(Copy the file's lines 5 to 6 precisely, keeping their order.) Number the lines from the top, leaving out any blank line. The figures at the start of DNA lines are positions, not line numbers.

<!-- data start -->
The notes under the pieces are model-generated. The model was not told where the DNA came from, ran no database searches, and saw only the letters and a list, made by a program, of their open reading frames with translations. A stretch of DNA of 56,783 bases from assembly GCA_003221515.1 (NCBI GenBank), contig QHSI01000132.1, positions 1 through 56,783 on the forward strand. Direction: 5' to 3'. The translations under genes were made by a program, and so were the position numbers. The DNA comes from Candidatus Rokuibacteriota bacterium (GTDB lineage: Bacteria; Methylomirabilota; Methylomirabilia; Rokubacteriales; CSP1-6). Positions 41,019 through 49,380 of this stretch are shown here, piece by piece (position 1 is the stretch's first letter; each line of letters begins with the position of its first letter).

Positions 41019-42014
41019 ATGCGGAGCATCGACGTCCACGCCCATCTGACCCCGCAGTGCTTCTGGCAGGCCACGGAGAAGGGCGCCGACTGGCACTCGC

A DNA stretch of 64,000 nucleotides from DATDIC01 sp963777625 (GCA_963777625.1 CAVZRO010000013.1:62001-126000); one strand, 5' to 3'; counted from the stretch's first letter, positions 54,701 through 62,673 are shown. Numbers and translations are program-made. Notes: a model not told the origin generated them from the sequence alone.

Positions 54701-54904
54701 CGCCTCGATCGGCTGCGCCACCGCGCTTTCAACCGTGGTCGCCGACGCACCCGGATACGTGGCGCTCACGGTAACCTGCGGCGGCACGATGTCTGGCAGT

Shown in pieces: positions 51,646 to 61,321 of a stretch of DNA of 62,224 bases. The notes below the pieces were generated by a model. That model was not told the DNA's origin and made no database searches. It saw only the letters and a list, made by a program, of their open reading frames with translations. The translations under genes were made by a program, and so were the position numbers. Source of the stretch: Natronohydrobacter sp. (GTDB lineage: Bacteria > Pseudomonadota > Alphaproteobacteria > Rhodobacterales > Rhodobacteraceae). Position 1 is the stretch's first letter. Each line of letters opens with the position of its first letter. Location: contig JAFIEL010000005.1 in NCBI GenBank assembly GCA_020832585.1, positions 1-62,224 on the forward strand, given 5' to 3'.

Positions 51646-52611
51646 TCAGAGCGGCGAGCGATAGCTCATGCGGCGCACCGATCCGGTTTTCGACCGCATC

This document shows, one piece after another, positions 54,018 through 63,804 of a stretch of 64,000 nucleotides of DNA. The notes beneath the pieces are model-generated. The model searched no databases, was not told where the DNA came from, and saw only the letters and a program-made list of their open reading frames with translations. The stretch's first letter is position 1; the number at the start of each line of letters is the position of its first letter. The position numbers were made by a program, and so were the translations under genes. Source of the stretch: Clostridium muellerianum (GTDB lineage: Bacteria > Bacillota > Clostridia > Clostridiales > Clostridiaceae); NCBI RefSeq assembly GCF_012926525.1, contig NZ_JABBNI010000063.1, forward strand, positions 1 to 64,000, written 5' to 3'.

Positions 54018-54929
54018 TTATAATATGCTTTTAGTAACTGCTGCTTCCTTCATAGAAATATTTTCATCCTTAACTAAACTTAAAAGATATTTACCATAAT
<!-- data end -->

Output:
Positions 54701-54904
54701 CGCCTCGATCGGCTGCGCCACCGCGCTTTCAACCGTGGTCGCCGACGCACCCGGATACGTGGCGCTCACGGTAACCTGCGGCGGCACGATGTCTGGCAGT